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Safe House – (Richard Pearson overseen by Daniel Espinosa) – a 3-line pitch action movie


Denzel does Denzel



Safe House – (Richard Pearson overseen by Daniel Espinosa)

Nobody does Denzel better than Denzel does Denzel. Unfortunately Denzel nowadays only ever does Denzel: result – too much Denzel. Yes Denzel lady fans: hard to believe, but it’s true.

The only way to access the considerable talent of this fine screen actor, it seems to me, is to by-pass the ego. That requires I think that he not have the total control he now appears to exercise over his product output – here as Executive Producer. Now so well established, as rich as anyone could want to be, he has the luxury to pick and choose what Hollywood actors like to call ‘projects’. Maybe a good start would be to eschew ‘projects’ and call them scripts, screenplays: then perhaps Mr Washington would exercise his obvious intelligence to make a film with a screenplay worthy of the name and his ability.

Safe House is a 3-line pitch movie if ever I saw one. Something like:

“Frustrated rookie CIA agent side-lined manning a CIA Safe House in South Africa gets legendary, rogue agent Tobin Frost to baby-sit. Corrupt senior CIA agents try to eliminate him. Idealistic Rookie Matt Weston stops them.”

That’s it. Don’t get me wrong: this is a tense, edge-of-the-seat ride for about 30 minutes until the inevitable law of diminishing returns sets in when Tobin’s (even the name is sooo sooo cooool) mercenary pursuers crack open their third-truck-load of munitions with which they have so far sprayed half of Johannesburg, from city centre to Langa township, in a vain attempt to wrest this icon of espionage from the of course soon-to-be-legendary himself Matt Weston.

The mystery is that Denzel Washington has been in more than enough good, exciting movies to know that tension, suspense, thrills need cadence. A film with an actual plot rather than a vestigial story-line, offers the perfect opportunity to orchestrate action sequences that make sense because they further the search for what only the writer knows and we are nail-bitingly trying to find out. A good director, Hitchcock was of course the paradigm, detaches the veils of the mystery, Salome-like, seductively one by one. These quiet moments of opening out the plot give us some respite in which to catch our breath and be lulled into a false sense of security before the next adrenalin-pumping action sequence. Here, director Espinosa just throws Salome at us, stark naked, snarling ‘come and get me’. So we do: wearyingly fast, furious and in the end tediously.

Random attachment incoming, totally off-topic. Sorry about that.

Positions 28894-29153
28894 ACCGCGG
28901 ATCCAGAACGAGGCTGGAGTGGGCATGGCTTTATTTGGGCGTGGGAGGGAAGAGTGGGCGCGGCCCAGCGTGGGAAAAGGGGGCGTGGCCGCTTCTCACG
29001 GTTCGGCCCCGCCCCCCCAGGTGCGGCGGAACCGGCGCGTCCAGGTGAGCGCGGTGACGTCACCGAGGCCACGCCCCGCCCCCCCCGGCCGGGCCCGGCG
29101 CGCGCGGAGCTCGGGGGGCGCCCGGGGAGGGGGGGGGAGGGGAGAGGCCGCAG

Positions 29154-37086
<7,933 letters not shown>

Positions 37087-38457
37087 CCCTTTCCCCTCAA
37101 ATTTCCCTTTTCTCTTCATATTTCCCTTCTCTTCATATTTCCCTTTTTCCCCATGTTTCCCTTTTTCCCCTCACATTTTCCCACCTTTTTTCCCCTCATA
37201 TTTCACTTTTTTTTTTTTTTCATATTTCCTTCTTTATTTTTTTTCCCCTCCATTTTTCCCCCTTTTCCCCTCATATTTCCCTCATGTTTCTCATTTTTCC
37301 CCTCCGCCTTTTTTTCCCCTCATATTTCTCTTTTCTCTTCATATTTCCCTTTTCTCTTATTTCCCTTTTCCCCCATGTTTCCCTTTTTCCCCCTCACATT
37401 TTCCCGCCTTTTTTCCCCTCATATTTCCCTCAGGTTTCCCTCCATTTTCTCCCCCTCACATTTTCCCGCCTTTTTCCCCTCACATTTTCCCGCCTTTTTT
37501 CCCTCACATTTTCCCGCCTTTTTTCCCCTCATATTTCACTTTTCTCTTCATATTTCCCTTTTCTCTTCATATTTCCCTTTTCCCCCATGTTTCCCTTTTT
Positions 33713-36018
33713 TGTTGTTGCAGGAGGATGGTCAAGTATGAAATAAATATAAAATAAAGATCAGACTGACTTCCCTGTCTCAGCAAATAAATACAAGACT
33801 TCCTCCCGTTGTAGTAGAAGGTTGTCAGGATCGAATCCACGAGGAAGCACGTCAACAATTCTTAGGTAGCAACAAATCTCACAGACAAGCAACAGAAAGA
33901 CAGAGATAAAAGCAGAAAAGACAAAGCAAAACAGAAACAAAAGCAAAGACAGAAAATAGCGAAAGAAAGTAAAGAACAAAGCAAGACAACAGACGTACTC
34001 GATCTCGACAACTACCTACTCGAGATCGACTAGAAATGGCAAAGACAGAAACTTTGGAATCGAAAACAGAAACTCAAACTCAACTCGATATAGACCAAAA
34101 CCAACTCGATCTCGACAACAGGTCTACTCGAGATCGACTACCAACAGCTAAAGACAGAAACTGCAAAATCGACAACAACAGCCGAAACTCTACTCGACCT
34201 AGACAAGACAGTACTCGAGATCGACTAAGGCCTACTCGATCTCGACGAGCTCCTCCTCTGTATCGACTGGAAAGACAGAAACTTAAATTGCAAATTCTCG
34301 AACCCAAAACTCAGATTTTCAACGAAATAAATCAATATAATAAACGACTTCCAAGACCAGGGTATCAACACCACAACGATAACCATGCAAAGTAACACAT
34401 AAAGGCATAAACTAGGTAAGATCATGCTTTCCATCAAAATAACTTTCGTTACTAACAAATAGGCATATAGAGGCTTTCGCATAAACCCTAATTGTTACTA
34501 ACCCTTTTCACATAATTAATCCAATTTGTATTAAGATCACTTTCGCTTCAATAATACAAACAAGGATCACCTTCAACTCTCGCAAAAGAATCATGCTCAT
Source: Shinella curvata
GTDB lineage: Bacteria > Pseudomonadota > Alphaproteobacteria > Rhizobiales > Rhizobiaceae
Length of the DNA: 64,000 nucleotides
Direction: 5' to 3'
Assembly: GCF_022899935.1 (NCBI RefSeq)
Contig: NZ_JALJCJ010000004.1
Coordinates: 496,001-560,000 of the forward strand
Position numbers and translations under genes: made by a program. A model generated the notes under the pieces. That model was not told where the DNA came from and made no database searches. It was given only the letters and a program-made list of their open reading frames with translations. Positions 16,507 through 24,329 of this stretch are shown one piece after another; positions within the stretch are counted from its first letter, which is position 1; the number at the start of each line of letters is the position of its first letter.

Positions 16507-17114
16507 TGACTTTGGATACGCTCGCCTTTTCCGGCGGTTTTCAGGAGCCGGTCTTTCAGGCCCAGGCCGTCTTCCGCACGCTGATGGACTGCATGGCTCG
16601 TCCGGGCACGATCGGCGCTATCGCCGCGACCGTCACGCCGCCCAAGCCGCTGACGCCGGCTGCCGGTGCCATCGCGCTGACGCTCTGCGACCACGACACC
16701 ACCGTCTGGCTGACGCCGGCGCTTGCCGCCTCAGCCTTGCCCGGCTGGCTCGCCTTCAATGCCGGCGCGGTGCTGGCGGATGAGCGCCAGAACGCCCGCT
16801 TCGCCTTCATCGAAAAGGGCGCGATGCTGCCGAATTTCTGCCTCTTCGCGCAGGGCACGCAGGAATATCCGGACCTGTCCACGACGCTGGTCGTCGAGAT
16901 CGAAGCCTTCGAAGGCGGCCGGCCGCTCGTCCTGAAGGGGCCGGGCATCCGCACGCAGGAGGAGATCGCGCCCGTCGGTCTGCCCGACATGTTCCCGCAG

I will bet that anyone who sees even a modest number of Hollywood action movies could write the ‘plot’ of this hack job almost exactly on the back of an envelope without even buying a ticket.

My unconventional title credits represent the truth of this and so much routine Hollywood output: these films aremade by the editors, not the Directors. Richard Pearson edited among others The Bourne Supremacy, United 93, Quantum of Solace. Here is technical mastery par excellence. Films like Safe House are assembled like breath-taking lego constructions by an army of Special and Visual effects specialists, Sound and Art design and direction etc etc. While these collaborative skills are essential to any Hollywood movie, Safe House is just the latest depressingly familiar product to roll off the assembly line: like a perfectly made, dazzlingly shiny very expensive executive toy. A triumph of style over substance. To switch metaphors, it’s a donut movie: succulent, perfectly cooked dough; satisfyingly lightly crispy shell with mouth-watering sugar frosting. Addictive like alcohol: you don’t know you’ve had too much, until you’ve had too much. Sans nourishment; sans taste; and eventually, sans teeth. And the writing, the script, are at the very centre, the very heart of the donut.

Safe House offers a good night out with the lads or a long-suffering partner. A long-time boxer, daring Denzil at least looks convincing as a hard man, helped this time by having dropped a bit of weight. Ryan Reynolds the engaging, light-touch player from the delicious Definitely Maybe and not-half-bad The Proposal, proves that he can play urgent, approximate tough, and survive enough physical injuries to have put him in intensive care about 45 minutes in.

The rest is waste. It is always revealing when researching a review to realise you didn’t actual register the names of a single character in the movie. Except TOBIN of course.

Another film-nerd hint dear reader. I always avoid restaurants offering menu items like a ‘symphony’ or a ‘cacophony’ of vegetables. Film-wise it is always a bad sign to see characters with super-cool names, even worse – surnames only. Warning signals here: Tobin Frost, Harlan Whitford (Bradley’s OK but that’s a different story), Carlos Villar; Velez, Vargas, Keller, Beck.

Oh by the way: Matt (think Mattie and it’ll kill the movie) has a French girlfriend but she hasn’t really got anything much to do with anything so I forgot to mention her. Can’t for the life of me remember her name.


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